Res Judicata ("A Matter Already Decided"): Another major principle of U.S. law is that you cannot keep going back into court to re-litigate an issue over and over again until you get the result you want. Yet that is what the "Terri Schiavo bill" tries to do. It gives a federal district court in Florida the power to reopen and re-litigate the whole case from scratch--this after ten years of litigation with several trips to the Supreme Court along the way. In short, the Christian fascist forces simply don't like what the courts have repeatedly found to be the facts in the case, so they want to have all the previous decisions thrown out and are trying to force the courts to decide the case all over again.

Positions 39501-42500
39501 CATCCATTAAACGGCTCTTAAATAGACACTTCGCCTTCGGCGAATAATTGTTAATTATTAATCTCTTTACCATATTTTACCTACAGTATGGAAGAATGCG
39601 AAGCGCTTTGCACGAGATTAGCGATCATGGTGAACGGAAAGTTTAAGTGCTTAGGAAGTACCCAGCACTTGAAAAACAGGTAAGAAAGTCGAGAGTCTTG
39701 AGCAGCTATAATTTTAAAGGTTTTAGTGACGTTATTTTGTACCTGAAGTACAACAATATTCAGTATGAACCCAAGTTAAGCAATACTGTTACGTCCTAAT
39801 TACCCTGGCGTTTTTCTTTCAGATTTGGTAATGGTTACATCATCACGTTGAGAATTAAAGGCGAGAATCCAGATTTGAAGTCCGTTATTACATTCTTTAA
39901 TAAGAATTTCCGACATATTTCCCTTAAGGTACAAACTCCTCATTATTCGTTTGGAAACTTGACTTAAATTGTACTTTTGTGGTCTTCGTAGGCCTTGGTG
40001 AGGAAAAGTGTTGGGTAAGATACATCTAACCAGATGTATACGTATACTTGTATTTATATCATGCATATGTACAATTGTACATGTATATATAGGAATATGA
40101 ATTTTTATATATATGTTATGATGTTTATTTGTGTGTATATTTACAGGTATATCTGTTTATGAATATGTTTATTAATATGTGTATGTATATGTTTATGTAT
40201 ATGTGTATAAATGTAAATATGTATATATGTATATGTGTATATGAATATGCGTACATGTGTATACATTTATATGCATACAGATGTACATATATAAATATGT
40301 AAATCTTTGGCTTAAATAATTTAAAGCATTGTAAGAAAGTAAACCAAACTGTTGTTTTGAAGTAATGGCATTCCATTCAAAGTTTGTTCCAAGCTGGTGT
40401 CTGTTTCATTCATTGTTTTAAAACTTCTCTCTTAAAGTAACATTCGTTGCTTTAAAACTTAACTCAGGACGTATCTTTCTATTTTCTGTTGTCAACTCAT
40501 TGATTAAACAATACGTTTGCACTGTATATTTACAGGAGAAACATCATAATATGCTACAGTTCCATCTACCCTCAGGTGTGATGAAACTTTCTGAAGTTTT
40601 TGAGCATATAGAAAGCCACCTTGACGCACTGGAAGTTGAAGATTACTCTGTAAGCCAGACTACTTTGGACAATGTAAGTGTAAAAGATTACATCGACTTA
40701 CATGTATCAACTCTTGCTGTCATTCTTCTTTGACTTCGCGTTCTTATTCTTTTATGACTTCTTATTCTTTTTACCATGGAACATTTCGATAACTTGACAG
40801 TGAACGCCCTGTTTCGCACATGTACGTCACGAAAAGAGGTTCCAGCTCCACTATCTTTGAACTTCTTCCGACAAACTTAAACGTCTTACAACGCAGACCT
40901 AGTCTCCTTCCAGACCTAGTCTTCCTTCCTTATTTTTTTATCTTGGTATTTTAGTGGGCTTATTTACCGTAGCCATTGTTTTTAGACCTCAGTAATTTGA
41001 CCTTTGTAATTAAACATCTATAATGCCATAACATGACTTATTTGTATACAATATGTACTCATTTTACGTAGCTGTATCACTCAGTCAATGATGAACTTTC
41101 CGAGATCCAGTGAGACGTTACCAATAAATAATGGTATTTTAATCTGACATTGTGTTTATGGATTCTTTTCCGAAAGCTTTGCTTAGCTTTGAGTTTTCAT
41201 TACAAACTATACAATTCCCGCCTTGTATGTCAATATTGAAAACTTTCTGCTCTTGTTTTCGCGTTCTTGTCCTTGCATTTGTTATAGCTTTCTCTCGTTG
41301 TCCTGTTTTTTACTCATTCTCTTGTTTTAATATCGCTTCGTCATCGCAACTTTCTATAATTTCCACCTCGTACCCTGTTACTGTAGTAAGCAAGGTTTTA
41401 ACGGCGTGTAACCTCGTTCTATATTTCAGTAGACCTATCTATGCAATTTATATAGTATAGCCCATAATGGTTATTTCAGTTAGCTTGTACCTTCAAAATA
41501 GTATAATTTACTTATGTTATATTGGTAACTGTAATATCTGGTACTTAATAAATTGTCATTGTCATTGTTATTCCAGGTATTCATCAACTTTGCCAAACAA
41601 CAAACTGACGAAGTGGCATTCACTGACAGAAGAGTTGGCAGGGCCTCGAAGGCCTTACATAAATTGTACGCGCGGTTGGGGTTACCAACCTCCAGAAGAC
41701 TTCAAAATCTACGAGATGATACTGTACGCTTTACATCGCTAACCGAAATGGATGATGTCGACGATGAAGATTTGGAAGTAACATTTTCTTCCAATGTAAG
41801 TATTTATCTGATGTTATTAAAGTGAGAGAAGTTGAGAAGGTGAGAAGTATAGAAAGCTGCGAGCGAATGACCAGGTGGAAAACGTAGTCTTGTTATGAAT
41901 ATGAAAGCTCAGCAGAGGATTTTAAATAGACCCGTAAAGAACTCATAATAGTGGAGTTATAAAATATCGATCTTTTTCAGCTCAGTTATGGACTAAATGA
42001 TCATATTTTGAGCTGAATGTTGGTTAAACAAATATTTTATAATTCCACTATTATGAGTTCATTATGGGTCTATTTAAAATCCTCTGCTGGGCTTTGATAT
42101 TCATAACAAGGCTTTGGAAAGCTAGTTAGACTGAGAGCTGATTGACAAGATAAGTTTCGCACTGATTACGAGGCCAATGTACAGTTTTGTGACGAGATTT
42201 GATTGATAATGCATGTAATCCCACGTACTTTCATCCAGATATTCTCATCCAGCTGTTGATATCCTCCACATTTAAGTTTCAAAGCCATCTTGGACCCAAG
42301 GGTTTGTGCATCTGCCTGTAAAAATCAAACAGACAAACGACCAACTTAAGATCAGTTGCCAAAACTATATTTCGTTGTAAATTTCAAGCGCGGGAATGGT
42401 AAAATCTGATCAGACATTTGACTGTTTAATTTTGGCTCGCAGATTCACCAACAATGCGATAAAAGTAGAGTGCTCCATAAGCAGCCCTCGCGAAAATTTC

Due Process under the Law: The right not to have her life artificially prolonged belongs to Terri Schiavo alone, under Florida state law. She expressed her wishes in advance of the illness that led to her brain death, and the Florida state courts have acknowledged that those were her wishes and upheld her decision. Now this new legislation would compel Terri Schiavo's body to be artificially maintained based on other people's values and wishes, not hers. The new law would have her basic rights taken away by a new "special process."
Separation of Church and State: Once again, the driving force in all this has been the attempt to impose a particular brand of fundamentalist Christian theology as compulsory public policy. In introducing the bill in the House, the Judiciary Committee Chairman James Sensenbrenner began and ended his speech with references to "Holy Week." Other politicians cited the pope's pronouncement against the Florida court's orders. They even referred to the "Passion of Terri," noting the passage of their bill was on Palm Sunday, as if they were empowering the resurrection of Terri Schiavo.